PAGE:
Now is the time to take the chance to have your say on accreditation. The whole subject of vehicle accreditation has been a fraught one in recent years and is likely to be that way until this long series of review processes work through the system.
Now is the opportunity to get the concerns of the trucking industry in front of the people who will be writing the rules on this subject into the foreseeable future. The problems around accreditation seem to have made the powers that be afraid to use the word itself in their communications. Instead, we are now talking about the subject of ‘assurance’.
The National Transport Commission has just released its latest Issues Paper, one of a series around the process to completely rewrite the Heavy Vehicle National Law, and are calling for submissions and comments on this whole can of worms.
“Assurance schemes give regulated parties options for demonstrating their capacity to comply in an alternative way to the same standard,” says the NTC Paper. “Regulated parties can choose the option that is most suitable to their operations.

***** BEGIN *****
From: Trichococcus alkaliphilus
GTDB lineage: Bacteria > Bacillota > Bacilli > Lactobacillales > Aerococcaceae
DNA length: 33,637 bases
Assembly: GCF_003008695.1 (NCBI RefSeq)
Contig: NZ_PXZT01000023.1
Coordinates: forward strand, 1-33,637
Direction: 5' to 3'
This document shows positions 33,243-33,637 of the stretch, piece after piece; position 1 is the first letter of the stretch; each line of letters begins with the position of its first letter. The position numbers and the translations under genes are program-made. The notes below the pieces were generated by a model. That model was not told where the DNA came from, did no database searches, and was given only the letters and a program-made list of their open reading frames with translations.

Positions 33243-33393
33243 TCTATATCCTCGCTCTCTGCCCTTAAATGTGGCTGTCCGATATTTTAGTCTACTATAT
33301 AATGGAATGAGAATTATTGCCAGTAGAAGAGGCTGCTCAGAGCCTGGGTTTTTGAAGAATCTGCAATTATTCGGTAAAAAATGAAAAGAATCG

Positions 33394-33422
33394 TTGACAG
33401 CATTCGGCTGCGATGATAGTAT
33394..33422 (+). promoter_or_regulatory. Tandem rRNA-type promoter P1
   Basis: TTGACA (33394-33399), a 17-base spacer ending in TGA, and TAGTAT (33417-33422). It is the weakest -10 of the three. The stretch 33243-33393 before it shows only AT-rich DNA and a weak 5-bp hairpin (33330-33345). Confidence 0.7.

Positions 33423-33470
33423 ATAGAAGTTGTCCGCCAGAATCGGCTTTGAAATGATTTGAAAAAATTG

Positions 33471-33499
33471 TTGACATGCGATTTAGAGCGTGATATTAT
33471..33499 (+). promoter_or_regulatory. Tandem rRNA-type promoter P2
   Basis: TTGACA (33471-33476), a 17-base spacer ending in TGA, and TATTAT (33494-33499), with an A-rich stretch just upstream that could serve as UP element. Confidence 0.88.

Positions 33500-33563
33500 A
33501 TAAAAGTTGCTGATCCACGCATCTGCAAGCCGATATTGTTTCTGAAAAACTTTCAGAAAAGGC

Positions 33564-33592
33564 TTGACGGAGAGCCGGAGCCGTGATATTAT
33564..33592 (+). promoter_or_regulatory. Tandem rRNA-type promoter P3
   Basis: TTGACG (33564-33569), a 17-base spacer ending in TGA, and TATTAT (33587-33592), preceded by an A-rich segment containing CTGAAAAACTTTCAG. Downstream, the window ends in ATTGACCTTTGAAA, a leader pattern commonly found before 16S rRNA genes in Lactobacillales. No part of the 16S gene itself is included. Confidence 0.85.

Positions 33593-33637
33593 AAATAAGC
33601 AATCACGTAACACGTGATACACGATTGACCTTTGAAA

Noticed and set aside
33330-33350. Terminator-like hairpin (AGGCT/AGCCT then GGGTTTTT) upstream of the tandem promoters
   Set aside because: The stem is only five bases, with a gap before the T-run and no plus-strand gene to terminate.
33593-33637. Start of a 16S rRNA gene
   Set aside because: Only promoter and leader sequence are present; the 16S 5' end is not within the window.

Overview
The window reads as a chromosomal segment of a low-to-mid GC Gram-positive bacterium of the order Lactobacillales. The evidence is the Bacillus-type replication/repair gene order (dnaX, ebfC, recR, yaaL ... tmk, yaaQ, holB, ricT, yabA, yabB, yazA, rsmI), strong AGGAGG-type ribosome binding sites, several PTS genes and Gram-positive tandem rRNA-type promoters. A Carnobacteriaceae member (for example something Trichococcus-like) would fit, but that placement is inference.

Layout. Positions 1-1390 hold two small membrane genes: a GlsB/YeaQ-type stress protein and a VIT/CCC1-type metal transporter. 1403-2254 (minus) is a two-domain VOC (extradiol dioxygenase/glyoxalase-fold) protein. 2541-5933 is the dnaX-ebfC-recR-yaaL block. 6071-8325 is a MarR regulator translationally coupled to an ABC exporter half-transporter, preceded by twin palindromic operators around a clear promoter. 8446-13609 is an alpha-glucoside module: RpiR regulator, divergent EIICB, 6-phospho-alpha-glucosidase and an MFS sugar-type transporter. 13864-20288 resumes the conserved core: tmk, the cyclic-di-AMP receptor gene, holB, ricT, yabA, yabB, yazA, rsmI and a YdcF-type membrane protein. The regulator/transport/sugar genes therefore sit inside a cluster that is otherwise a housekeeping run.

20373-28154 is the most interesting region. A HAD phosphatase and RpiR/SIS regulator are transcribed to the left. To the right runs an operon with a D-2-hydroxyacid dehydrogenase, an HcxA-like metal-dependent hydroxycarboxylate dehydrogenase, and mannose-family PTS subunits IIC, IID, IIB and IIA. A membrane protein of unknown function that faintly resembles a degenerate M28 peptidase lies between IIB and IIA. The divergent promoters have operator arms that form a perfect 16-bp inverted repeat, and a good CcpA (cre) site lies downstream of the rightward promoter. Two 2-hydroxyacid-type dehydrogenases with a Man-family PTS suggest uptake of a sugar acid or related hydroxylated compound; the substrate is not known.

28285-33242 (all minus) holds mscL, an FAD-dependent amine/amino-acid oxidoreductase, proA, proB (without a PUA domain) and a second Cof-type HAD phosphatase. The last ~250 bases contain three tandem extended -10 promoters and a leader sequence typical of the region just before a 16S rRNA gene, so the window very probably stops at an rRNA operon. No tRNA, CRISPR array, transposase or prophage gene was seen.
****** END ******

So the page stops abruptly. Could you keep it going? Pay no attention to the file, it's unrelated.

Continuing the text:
“In an assurance framework, responsibility for risk management is shared between the regulator and regulated parties. A regulator is able to hand over risk management responsibility to a regulated party because they are given assurance (confidence) in compliance capacity through the regulated party’s participation in the scheme. This leads to efficiencies for both the regulator and the regulated parties because each one is able to take on the role best suited to them.
“The National Heavy Vehicle Accreditation Scheme (NHVAS), which sits within the HVNL, and the Western Australian Heavy Vehicle Accreditation (WAHVA) scheme are led by government. The HVNL also includes several assurance mechanisms that sit outside the NHVAS. There are also industry-led schemes such as TruckSafe and CraneSafe.”